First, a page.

05 December 2012

All in the family (Pt 7) – Good bye, SPM!

Children who sat for the UPSR examination already know their results. Parents whose children have performed well are now looking forwards to see their children being admitted into schools of their choice. Some are worried. Pakcik’s grand child knew even before her UPSR examination the secondary school she would be admitted early next year. So we have no worry.  

Earlier, I wrote about our two grandchildren, who had sat for their PMR examination, and were having a good BREAK with us away from city, caring little for whatever examination results which will be released by the end of this month. What they need is just good enough passes to enable them to study science subjects in Form 4 at their present school. Life is that simple. They will continue to study where they are whatever their PMR results may be.

Then we also have two grandchildren who have just sat for their SPM examination. This is where the need for good results is important. But can we expect them to get all A’s and scold them for failing?  I do not forget that their parents and we, their grandparents, never got any where near the elusive all A’s in our SPM nor PMR examination. So why should we put the pressure on them? Come what may.
At this juncture I am reminded of my Senior Cambridge School Certificate (the SPM of the mid 1950’s). So I promise myself that one day I will write a posting on my reminiscence of that fateful examination, one that proved to be a fork in my path over half a century ago and I took the one less taken, leading to the less taken route I am leading now.

So our two eldest grandchildren have said goodbye to SPM. About thirty years ago our three children did it. The youngest of them said goodbye to his SPM in style. One day immediately after his examination he asked for our permission to allow him to camp one night with four friends on top of Damansara hill close to our house. Obviously they were in high spirit and very much relieved after that historic examination of theirs.

We did not think much of that top-of-the-hill camping until our boy returned home on the following morning with a broad smile, bringing along a few small Nescafe bottles. He proudly explained that those bottles were the urns holding the ashes of all his SPM note books and text books! It must have been a very exciting evening when he and his four close friends had a big bon-fire which left no more traces of their tormenting SPM examination except the ashes signifying a mixture of vengeance and satisfaction. That was the way they said goodbye to SPM, all in high spirit, knowing fully well that certificates with all A’s were never in their dream.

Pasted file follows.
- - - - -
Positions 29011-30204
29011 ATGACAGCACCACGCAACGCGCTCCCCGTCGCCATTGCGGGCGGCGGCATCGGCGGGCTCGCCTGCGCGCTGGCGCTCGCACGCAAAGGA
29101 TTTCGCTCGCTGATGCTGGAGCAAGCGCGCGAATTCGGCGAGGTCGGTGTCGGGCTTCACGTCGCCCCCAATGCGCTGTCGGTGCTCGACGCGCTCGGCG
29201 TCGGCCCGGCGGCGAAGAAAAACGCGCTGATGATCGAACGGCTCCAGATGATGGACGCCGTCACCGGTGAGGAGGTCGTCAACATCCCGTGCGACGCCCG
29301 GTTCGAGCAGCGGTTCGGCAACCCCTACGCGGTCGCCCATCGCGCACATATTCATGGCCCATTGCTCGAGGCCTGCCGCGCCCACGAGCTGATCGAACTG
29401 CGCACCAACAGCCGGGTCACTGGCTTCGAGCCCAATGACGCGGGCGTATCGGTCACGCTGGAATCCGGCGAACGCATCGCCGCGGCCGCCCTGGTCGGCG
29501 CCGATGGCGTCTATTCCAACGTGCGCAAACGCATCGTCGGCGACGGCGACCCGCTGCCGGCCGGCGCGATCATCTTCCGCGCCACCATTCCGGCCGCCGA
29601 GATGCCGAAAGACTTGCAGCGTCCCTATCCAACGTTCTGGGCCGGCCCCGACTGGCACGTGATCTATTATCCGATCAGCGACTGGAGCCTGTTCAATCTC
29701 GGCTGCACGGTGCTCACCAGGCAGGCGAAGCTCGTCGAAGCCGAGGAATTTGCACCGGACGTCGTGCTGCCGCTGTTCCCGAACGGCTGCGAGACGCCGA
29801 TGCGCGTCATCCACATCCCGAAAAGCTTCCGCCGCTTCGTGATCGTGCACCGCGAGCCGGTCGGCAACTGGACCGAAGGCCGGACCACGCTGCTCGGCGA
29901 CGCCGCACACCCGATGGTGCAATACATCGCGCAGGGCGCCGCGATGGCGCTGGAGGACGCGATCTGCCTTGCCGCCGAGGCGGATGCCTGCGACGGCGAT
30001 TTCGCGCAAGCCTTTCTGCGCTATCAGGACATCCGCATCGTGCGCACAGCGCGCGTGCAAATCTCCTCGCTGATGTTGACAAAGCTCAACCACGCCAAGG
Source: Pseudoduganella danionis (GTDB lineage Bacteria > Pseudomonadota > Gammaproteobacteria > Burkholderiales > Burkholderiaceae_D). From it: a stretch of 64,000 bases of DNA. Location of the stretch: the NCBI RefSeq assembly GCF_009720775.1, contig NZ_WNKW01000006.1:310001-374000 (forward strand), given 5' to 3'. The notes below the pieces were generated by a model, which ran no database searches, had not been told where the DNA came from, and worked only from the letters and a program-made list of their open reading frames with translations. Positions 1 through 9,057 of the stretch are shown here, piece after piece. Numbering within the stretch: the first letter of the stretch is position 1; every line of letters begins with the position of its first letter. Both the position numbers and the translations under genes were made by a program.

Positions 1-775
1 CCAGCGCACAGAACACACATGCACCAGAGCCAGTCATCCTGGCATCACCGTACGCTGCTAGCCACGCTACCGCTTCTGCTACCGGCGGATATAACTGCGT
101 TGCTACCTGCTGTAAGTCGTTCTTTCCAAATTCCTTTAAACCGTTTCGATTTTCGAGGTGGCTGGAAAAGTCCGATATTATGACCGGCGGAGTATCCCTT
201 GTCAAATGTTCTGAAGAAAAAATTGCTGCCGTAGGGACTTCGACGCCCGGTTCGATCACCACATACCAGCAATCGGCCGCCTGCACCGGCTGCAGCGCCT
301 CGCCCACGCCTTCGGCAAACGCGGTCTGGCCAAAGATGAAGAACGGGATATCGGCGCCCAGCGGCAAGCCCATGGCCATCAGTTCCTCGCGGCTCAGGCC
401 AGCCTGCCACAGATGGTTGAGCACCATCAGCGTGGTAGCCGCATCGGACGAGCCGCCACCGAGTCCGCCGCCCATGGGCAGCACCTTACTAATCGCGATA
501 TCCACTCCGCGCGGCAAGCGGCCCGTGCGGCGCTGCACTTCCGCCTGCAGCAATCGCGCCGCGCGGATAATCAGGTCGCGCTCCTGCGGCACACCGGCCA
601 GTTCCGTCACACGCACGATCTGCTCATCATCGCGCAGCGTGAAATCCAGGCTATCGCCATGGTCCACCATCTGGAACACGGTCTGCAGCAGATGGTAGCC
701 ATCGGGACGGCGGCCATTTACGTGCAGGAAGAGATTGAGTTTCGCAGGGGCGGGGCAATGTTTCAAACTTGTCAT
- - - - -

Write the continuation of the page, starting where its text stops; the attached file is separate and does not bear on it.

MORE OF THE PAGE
And they remain friends till today, every one not doing too badly in life, after all. And I, as a father, have never had any regret over it.

Berkhidmat kerana Tuhan untuk kemanusiaan


Al-Manar said...


I am copying here your comment on my post "All in the family ( Pt 6 ) – Take a BREAK":

Salam Pakcik.
I failed 3 subjects miserably....add maths, mod maths and bio! But that was the greatest lesson....to me, it was just another hurdle! Result yang macam tu telah membuatkan saya berusaha lebih gigih lagi untuk menyaingi kawan2 saya yang akan pulang dari luar negara pada waktu itu...result yang macam itu jugalah yang telah membawa saya bertugas di Switzerland, Jepun, Indonesia, China dan Saudi Arabia....alhamdulillah!

nwar said...

I am now enlightened to the event that led to the scarcity of old SPM textbooks on the bookshelves!

Such passion my dear brother!

I myself "painted the town red" with my best buddies that same night after our last SPM paper. 4 young adults with new-found 'freedom', sneaked out of boarding school with $50 in their pockets, took the big blue SriJaya public bus to Pudu Raya and soon enough we were sitting in a club watching live music. Coca Cola in one hand, a stale cigarette in another (one of the guys hid the cigarette in the toilet for fear of being confiscated by the "evil Warden" but it fell into the tank), heads nodding in unison, to the Rock tune played by the infamous band, Search. Ah! such is life.

Looking back, though we couldn't wait to count the days to finally rid and say goodbye to SPM - to be relieved of the exam pressures and burden of expectations then,
instead, 27 years on, the now 4 not-so-young buddies, reflected fondly of those moments. Who would have thought those pressures and expectations were just the beginning.

SPM loses it's significance when spoken in terms of the A's you aced. Wisdom lies not in the results, it's in the lessons.


No3 said...

Looking back, I think SPM was the most important exam of them all. It really does help point the way to which direction your studies and ultimately your career heads to. Of course many many things change along the way, and many more hurdles and exams come and go, but at the very start of that journey, SPM is the real true fork in your life's road that you have to take.
Maybe burning all our books were a little extreme ! But I guess symbolically we didnt want to be burdened by the past anymore, and come what may, we must move forward... like Tariq Ziyad burning his ships.

Al-Manar said...


Saya amat hargai catatan diatas. Tepat dengan tujuan saya yang tahap A bukan kegagalan dalam hidup. Kepada Uncle ia membakar semangat baru hingga berpeluang bertugas dimerata dunia. Itulah kejayaan. Syabas Uncle. Selamat maju jaya.

aliya said...

Dear Pakcik,